Quantitative easing also, though, lowers the costs of borrowing for governments. The temptation for politicians to borrow too much becomes that much greater and all the benefits of central bank independence disappear out of the window. Financial market turbulence ensues, reflected in either higher bond yields or currency crises. Either way, the ability to steady the economic ship erodes remarkably quickly. And, to the extent that central bankers insist on using "unconventional" language, the public is left with the impression that policymakers have simply run out of good ideas. Imagine a doctor telling you the hospital has run out of conventional medicines and that, from now on, you will be treated with herbal remedies: better than nothing, perhaps, but not necessarily the sort of move that is going to inspire an upsurge of confidence.
The biggest single problem, though, is the degree to which the world economy has already collapsed. Part of the decline is a short-term phenomenon as companies desperately cut their production to get rid of unwanted inventories. Already, there are welcome signs that this particular aspect of the downswing is drawing to a close. However, even if production recovers in the months ahead, it will still be the case that the level of demand in the world economy will likely be way lower than anyone expected just a few months ago.
One way to capture this problem is through the use of so-called "output gaps", which try to indicate how far the level of demand has deviated from its long-term trend rate of growth. Output gaps are to the whole economy what measures of capacity utilisation are to manufacturing.
Output gaps cannot be estimated with any real precision. However, they do say something about the possible scale of an economic problem. In March, the Organisation for Economic Co-operation and Development (OECD) published a set of interim economic forecasts which, among other things, included some estimates of output gaps across the world's major developed economies. The numbers are startlingly large. For the OECD countries as a whole, output in 2010 is estimated to be 8.5 per cent below its long-run trend. Never before in the post-war period has there been such a shortfall of demand.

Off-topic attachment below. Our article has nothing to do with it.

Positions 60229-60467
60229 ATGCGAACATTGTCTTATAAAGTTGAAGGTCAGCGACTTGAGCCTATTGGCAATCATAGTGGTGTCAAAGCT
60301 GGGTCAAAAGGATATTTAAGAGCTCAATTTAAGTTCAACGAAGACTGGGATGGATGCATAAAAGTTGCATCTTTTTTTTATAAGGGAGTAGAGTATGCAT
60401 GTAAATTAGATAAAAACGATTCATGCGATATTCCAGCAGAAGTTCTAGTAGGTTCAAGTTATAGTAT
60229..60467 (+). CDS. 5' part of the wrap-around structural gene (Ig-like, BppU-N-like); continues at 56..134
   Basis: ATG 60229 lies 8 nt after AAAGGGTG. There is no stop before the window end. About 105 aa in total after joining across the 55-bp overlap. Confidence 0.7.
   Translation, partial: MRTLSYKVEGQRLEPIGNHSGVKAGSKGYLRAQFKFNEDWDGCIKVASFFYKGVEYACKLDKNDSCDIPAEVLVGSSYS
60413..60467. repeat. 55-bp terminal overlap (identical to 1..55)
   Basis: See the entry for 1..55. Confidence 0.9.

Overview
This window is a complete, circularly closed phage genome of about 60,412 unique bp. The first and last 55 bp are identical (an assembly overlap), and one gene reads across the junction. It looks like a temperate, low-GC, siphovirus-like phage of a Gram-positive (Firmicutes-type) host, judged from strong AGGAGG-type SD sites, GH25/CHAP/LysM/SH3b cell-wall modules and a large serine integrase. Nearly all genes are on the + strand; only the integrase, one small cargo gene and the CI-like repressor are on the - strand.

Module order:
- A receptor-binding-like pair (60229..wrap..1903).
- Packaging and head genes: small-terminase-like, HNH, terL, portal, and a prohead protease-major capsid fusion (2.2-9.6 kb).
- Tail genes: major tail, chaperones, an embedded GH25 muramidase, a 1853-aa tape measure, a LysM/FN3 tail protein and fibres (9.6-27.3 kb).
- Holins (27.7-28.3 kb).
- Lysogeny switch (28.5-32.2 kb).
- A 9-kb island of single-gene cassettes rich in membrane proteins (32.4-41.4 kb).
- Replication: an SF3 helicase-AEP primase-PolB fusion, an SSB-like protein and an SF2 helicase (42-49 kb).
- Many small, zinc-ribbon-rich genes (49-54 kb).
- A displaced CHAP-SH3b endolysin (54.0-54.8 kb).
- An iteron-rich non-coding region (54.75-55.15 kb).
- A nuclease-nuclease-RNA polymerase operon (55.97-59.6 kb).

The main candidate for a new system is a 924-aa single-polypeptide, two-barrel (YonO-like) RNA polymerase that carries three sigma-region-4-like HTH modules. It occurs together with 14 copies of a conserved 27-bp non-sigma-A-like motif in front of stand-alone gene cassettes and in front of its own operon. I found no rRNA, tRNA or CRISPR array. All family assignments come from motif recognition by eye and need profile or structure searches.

Three implications stem from this. First, even if we are now seeing some green shoots, companies will struggle to make profits. The level of activity is now much more depressed than businesses had been planning for in recent years, leaving their revenues very low relative to their costs. Second, the hit to profits will force companies to think about further cost cuts, implying a squeeze on wages and a sustained increase in unemployment. Third, with inflation around the world already very low, persistently low levels of demand could all too easily lead to deflation. Deflation involves not just falling prices but also tremendous downward pressure on wages. Those households which have borrowed a lot will struggle. After all, the last thing you need when you are trying to pay off a mortgage is a pay cut. In normal circumstances, of course, central banks can respond to the deflationary threat by cutting interest rates but, in the US and the UK, that option no longer exists. We are back, then, to hoping that the economic homeopathy of quantitative easing will come up trumps.
I am not disputing the existence of green shoots. Their fecundity, though, is not yet guaranteed. The level of activity is remarkably low. It wouldn't take much for inflation to turn into deflation. We have reached the limit with traditional monetary levers and we are not very far away from the limit with fiscal levers as well. I hope that earlier policy moves will have a lasting positive effect. At this stage, though, it is far too early to give the economic patient a clean bill of health.
Stephen King is managing director of economics at HSBC